Role of basal ganglia in limb movements

Human Neurobiology - 1984-01-01DeLong MR, Alexander GE, Georgopoulos AP, Crutcher MD, Mitchell SJ, Richardson RT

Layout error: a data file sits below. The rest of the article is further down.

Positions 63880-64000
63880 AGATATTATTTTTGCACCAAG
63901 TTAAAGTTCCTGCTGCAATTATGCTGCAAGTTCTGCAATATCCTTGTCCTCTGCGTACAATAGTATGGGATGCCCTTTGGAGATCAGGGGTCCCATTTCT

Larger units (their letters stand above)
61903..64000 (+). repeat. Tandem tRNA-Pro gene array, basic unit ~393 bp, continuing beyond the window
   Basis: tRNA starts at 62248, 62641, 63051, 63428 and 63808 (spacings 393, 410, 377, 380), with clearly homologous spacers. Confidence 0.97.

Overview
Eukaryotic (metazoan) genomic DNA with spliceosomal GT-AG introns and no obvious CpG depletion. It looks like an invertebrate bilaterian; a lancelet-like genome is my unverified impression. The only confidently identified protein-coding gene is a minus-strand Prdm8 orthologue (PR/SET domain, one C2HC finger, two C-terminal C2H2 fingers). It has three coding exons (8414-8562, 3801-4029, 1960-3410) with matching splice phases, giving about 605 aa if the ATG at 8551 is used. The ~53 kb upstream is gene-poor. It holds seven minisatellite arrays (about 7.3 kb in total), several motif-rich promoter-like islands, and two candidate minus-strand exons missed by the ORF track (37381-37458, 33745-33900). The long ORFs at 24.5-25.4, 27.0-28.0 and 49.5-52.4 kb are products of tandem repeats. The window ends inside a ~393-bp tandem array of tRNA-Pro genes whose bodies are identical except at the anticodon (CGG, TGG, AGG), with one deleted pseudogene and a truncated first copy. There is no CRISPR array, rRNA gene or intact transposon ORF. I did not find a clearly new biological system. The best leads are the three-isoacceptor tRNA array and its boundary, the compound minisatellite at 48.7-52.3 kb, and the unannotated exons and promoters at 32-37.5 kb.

Recent anatomic and physiologic studies have shed new light on the functional organization of the basal ganglia and their role in movement. The basal ganglia receive topographically organized input from the entire neocortex. Influences from sensorimotor and "association" cortices appear to remain segregated in the basal ganglia. The concept of segregated parallel subcortical loops subserving "motor" and "complex" functions is discussed. Recent neurophysiologic studies in behaving primates suggest that basal ganglia output plays a role in controlling the direction and amplitude of movement but is not primarily involved in the initiation of limb movement or selection of specific muscles. These studies are generally consistent with data from patients with Parkinson's disease, which likewise indicates a deficit in the programming of movement amplitude in step-tracking tasks, with little or no change in reaction-time or pattern of muscular activity